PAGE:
On 08 July 2020, The Takshashila Institution and the Niskanen Center hosted an online conversation on “Liberal Democracy”. This was the first event in a three-part series titled Beyond the Pandemic: A Battle for Ideas, it focused on the importance of liberal democracy in the current world order. The speakers were Nitin Pai, Cofounder and Director of the Takshashila Institution, and Will Wilkinson, Vice President of the Niskanen Center. The conversation was hosted by Manoj Kewalramani, Fellow at the Takshashila Institution.
Will Wilkinson began by arguing that the rise of populist nationalism is a consequence of urbanisation and in the US, the population density of an area determines which party is in power. In discussing the American democratic system, he states: “Our system isn’t really responsive to the demands of voters. Due to the way certain constituencies dominate the democratic process despite being a very small minority of the population, the system keeps not delivering the results the population wants. I don’t think that means that democracy doesn’t work, it means that we are not democratic enough.”
He emphasised the importance of protecting data privacy and defining people’s rights with regard to technology and personal data. He also emphasised that the concept of liberal democracy is both about the rights of the individual as well as the collective. Will argued that while global financial systems have led to a more integrated world, they have also created networks for illiberal regimes to influence liberal ones. With regard to US policy of spreading liberalism through foreign aid, he warned that while one can argue in favour of liberal democracy, it cannot be enforced onto communities; it will only take hold if it comes up organically from the community itself.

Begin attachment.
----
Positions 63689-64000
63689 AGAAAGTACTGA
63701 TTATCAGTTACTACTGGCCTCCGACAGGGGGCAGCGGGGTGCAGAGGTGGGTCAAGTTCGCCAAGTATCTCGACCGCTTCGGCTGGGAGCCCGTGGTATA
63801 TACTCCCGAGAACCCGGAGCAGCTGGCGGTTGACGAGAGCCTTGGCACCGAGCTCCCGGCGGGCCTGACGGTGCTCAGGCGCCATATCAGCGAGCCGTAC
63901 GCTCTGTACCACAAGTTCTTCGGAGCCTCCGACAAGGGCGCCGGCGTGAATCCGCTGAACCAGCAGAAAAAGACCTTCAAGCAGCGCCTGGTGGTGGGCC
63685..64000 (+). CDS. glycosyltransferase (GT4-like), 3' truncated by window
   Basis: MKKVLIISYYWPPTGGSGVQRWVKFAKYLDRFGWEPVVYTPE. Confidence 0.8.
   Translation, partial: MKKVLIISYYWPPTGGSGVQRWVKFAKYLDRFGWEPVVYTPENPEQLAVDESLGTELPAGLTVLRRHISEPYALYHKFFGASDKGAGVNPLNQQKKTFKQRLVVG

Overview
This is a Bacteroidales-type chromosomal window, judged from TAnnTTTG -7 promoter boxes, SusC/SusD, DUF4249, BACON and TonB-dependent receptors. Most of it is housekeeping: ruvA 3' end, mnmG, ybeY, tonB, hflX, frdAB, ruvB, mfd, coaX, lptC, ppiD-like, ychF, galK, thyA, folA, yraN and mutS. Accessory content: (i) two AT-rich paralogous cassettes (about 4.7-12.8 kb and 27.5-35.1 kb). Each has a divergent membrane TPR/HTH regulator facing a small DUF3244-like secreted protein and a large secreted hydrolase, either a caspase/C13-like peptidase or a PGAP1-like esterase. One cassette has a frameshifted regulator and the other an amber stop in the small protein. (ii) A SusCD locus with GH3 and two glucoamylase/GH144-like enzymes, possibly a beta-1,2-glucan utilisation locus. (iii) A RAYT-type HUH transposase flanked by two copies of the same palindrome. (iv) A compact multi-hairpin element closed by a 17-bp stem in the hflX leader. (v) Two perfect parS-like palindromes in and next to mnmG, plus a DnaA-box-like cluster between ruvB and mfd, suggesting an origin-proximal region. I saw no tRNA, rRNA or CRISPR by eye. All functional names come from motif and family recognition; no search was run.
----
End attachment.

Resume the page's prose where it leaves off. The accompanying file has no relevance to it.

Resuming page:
While Will linked the backlash against liberal democracy to geographic factors, Nitin Pai began by arguing a second dimension of the phenomenon, where he positioned the attack on liberal democracy as an unintended consequence of the proliferation of the internet and the transition into the Information Age. He clarified that this is a phase of turbulence that can be overcome but in order to do this, the case for liberal democracy must be made for every generation as:“the price of liberty is not just eternal vigilance but also eternal education”. Nitin underlined the strength of democracies to be the ability to admit to our faults and the failings of the system, and when this transparency starts to reduce, there is cause for worry.
He stated: “India’s prosperity lies in an open, global system. It is in India’s interest to go out and fight for this world at a time when the rest of the world seems to have lost faith.” He believed that foreign ideas can be imported in any part of the world and the concept of liberal democracy must be be advocated as it brings freedom and prosperity. He ended by affirming that values of liberal democracy have, in the last 70 years of Indian history, begun to overturn centuries of inequality and spread the arc of empowerment further every day.
(For more information about this series and the participating organisations, please visit the series’ page in the Media section)